• it has no substantial assets or qualities that cannot be reproduced after bankruptcy, or
  • the debts are so overwhelming that restructuring them is not feasible.

Individuals can get a discharge of the dischargeable debts and a chance to start over.

Corporations, however, cannot get discharges, so a corporation will not get the fresh start by filing a Chapter 7 that an individual will.   Nonetheless, Chapter 7 can provide for an orderly liquidation of the corporation under the direction of the trustee and at no expense to the shareholders. Also, creditors will be paid to the extent of the assets available and in priority of their claim, and former management is assured that the available assets after the expenses or the Chapter 7 are paid will be used to pay taxes for which the individuals may be personally liable. Many assets can be protected by filing a Chapter 7.

There is no clear or universal answer as to whether a failed business should file under Chapter 7, a liquidation process. The decision depends on the value and nature of the assets, the attitudes of the creditors, and the availability of management to oversee the process.

Companies can go out of business without filing bankruptcy. They simply liquidate their assets and cease operations.   Creditors still have the right to recover their claims from the assets of the corporation. If there are no assets, the corporation cannot be further harmed by lawsuits that try to collect from the corporation.

The danger to management in this approach is the tendency of some creditors to assume that the business's closure and its failure to pay is due to some wrongful conduct by the officers or owners. As a result, they may sue the officers as well as the corporation to collect the debt. While the claim against the individuals may be invalid, the individual has to appear and defend him or herself in the lawsuit, or a judgment will be entered against him or her.  

Personal Guarantee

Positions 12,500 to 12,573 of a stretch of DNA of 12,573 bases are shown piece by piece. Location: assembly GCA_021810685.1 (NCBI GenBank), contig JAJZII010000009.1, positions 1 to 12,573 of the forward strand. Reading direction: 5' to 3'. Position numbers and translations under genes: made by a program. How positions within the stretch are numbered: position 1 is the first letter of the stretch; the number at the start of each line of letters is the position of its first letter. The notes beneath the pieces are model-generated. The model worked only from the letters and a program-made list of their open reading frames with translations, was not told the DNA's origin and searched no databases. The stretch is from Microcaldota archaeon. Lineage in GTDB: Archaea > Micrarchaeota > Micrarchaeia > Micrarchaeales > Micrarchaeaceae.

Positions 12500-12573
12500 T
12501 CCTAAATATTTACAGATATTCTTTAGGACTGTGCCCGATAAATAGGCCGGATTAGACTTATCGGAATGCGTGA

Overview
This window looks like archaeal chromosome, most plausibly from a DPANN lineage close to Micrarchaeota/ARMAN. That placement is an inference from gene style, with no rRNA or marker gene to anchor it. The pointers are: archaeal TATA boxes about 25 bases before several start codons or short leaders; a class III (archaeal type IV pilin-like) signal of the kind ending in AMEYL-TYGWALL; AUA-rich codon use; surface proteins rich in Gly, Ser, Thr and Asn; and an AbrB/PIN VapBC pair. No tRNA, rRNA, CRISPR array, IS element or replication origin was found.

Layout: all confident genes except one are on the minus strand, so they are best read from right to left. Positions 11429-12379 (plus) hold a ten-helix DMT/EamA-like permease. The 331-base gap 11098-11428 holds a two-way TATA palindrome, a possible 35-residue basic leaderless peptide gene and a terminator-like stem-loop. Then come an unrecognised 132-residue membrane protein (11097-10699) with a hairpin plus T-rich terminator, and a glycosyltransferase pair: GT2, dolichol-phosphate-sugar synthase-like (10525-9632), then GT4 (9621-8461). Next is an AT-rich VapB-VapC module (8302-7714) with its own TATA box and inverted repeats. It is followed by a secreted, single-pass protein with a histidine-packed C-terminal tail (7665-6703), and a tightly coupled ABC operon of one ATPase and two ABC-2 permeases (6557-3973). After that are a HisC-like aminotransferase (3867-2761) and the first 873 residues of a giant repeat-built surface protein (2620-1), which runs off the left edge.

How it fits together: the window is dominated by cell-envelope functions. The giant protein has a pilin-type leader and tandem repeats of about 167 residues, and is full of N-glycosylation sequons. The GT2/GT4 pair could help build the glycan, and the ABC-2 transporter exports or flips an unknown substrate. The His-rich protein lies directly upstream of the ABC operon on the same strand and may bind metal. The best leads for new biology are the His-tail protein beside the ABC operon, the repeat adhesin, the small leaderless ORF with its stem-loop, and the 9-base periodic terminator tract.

A major reason to form a business as a limited liability company (LLC) or corporation is to provide limited liability to the members or shareholders. Creditors know this and usually require that members or shareholders sign personal guarantees as a condition of making a loan, providing supplies, materials, or products.

A personal guarantee is an agreement between the shareholder or member and the lender or supplier. The shareholder or member agrees to be personally responsible for the debt if the LLC or Corporation does not pay. In addition to signing personal guarantees to get operating money, many small businesses pay for goods and services with personal credit cards issued to the shareholder or member. When the business falters and is not able to pay the debt, the shareholder or member who owns the credit card or signed the personal guarantee is held liable and is often forced to file for bankruptcy protection.

In summary, closing down a business outside of bankruptcy can be time consuming, may delay the opportunity to get a fresh start, and opens the window for disgruntled creditors to sue.

Bankruptcy, on the other hand, is simple:

  • You can engage the services of a certified bankruptcy law specialist who will guide you through the legal bankruptcy maze.
  • The bankruptcy trustee becomes responsible for liquidating your assets, returning the equipment, and dealing with your creditors.
  • The bankruptcy trustee also has the power to sell leases despite anti-assignment provisions and to avoid levies and writs of attachment, recovering value for creditors that is not possible outside of bankruptcy.
  • Creditors are not as likely to name management in collection actions.
  • The automatic stay prevents aggressive creditors from diverting cash that could be used to pay taxes, employees, and guaranteed debts or from recovering property needed for an orderly closing of the business .

There are some drawbacks:

  • The sale of the assets may not bring top dollar.
  • Insiders may be prohibited from buying technology, intellectual property, or projects in development.
  • Trustee's fees and expenses are paid off the top.
  • The bankruptcy process can be slow.
  • Claims are paid according to priorities in the Bankruptcy Code.

The better choice is not always obvious. Consult with a certified bankruptcy law specialist to determine the best course of action to take.